There are several hypotheses regarding the therapeutic effects of EMDR, Dr Solomon said.

One is that the benefits result from a shift in brain state. The bilateral stimulation (eg, eye movements) seems to produce a chain of associations, which allows adaptive information to link to the memory networks holding the maladaptive stored information, allowing integration to occur. The distressing memory is no longer held in isolation, but integrated into the wider memory network. 3

In particular, the rapid eye movements are similar to those that occur during rapid eye movement sleep, which serve to integrate episodic memory into existing semantic memory networks, eliminate the associated negative affect, and develop understanding and insight.2,3

“REM sleep mechanisms process disturbing experiences,” Dr Solomon explained. “The eye movements used in EMDR produce slow waves similar to what happens in sleep, which may push trauma through the nervous system if it is ‘stuck’ there.”2

Another theory is that bilateral stimulation interferes with working memory,2 he said. “When the person brings up the memory through bilateral stimulation, it interferes with the working memory, so that negative images start to fade and negative emotions start to subside. This may account for many of the clinical effects.”

In addition, he suggested, bilateral stimulation may assist with reconsolidation of the memory.

“Each time a memory is activated, there is the potential for the memory to be stored in a new way, which is what seems to happen with EMDR.”

The concept of reconsolidation “distinguishes EMDR therapy from exposure-based, trauma-focused [cognitive behavioral therapy], in which the underlying mechanisms are hypothesized to be habituation and extinction that leave the original memory intact while creating a new memory during the therapeutic process.”3

While exposure-based trauma-focused cognitive behavioral therapy (CBT) causes extinction, shorter exposures such as those used in EMDR lead to memory reconsolidation. Extinction does not necessarily eliminate or replace previous associations. Instead, it results in new learning that competes with the old information.3 In contrast, EMDR allows for a significantly greater amount of positive recall compared with exposure therapy.3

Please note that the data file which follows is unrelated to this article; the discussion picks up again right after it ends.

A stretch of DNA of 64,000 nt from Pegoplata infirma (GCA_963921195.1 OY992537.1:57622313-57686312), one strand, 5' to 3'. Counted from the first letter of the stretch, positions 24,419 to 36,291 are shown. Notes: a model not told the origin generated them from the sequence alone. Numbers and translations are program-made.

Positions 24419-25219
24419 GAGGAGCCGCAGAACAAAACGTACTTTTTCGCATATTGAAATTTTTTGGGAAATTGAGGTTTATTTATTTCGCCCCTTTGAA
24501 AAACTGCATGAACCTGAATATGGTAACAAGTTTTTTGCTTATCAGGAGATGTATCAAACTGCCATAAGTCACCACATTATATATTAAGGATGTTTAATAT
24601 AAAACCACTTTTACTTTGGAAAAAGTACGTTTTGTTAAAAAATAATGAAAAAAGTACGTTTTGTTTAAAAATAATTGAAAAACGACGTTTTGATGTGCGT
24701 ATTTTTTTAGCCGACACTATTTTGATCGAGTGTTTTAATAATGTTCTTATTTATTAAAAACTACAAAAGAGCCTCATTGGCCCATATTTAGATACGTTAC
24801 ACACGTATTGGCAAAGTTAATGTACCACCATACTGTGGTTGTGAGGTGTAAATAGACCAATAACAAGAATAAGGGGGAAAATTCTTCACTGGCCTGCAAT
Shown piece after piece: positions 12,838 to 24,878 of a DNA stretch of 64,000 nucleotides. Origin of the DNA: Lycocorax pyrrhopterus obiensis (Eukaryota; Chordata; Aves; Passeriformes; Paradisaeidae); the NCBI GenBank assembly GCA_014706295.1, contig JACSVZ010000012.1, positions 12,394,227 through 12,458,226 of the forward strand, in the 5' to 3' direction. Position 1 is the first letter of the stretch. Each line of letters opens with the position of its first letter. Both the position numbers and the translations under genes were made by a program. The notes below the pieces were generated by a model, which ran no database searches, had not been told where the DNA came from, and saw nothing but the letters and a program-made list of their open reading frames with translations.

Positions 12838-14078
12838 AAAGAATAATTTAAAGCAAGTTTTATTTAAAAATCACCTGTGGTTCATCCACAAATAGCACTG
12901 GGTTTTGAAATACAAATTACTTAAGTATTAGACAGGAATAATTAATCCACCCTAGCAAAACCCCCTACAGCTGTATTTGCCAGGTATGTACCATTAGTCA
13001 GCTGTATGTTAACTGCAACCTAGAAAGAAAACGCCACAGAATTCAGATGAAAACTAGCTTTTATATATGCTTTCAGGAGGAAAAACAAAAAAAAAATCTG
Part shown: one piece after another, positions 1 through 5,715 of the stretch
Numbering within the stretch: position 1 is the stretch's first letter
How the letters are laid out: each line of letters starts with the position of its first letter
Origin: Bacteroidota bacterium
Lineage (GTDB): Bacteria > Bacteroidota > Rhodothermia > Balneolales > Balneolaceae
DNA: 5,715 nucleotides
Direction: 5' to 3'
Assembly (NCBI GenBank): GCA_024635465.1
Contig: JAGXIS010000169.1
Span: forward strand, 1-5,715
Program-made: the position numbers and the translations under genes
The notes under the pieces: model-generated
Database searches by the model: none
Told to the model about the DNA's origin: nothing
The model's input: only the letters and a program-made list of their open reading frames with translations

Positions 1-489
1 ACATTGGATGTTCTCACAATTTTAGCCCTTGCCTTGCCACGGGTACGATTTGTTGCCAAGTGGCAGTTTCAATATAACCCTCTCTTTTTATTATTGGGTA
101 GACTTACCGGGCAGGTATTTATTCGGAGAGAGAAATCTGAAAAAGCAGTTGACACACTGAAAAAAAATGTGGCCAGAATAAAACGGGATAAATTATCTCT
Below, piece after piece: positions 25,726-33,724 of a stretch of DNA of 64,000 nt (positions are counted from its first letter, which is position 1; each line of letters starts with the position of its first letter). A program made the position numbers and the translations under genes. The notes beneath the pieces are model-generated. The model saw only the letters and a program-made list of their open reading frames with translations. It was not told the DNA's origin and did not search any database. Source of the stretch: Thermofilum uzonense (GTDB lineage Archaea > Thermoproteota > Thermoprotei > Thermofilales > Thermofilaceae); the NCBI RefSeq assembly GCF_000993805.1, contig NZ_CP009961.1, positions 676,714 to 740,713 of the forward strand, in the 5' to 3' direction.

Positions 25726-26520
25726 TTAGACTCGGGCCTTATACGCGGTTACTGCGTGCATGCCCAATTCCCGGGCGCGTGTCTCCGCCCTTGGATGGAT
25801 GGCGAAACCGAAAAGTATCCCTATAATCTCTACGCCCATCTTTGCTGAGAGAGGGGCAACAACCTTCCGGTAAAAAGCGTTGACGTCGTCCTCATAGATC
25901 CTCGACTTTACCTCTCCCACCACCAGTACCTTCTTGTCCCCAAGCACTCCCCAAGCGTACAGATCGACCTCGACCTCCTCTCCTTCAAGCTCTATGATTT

EMDR has been found to be equivalent in efficacy to CBT in addressing symptoms of panic, PTSD, and low self-esteem.4-6 It has been found effective in the treatment of a variety of disorders beyond PTSD, including psychosis, chronic pain, phantom limb pain, anxiety, substance abuse, and eating disorders.7-9

“These findings support the AIP tenet that the unprocessed memory contains the negative emotions and physical sensations experienced at the time of the traumatic events,” and that the outcome of effective EMDR is that the “processed memory becomes stored without the dysfunctional affect and sensations.”3

Working With Children and Adolescents

EMDR has been successfully used in children and adolescents with PTSD. A meta-analysis of 8 studies (n=295 patients) found EMDR to be superior to waitlist/placebo conditions and found that it also showed comparable efficacy to CBT in reducing posttraumatic and anxiety symptoms. The researchers concluded that the results of their meta-analysis “suggest that EMDR could be a promising psychotherapeutic approach for the treatment of PTSD and anxiety symptoms in children and adolescents.”10

“I have found that EMDR works well with children and adolescents, if used with age-appropriate modifications,” Dr Solomon observed. “In fact, it may be even more efficient with kids and it appears to work faster than with adults.”11

Contraindications to EMDR

However, EMDR has some contraindications, Dr Solomon noted.

“Clients have to be able to access memories that may be very disturbing and stay present, with one foot in the past, experiencing memory, and one foot in the present, attending to what’s going on in the therapy room,” he said.

In cases of significant dissociation, EMDR can be utilized, but the client may “need a longer period of stabilization and building up affect tolerance and integrative capacity,” he continued.12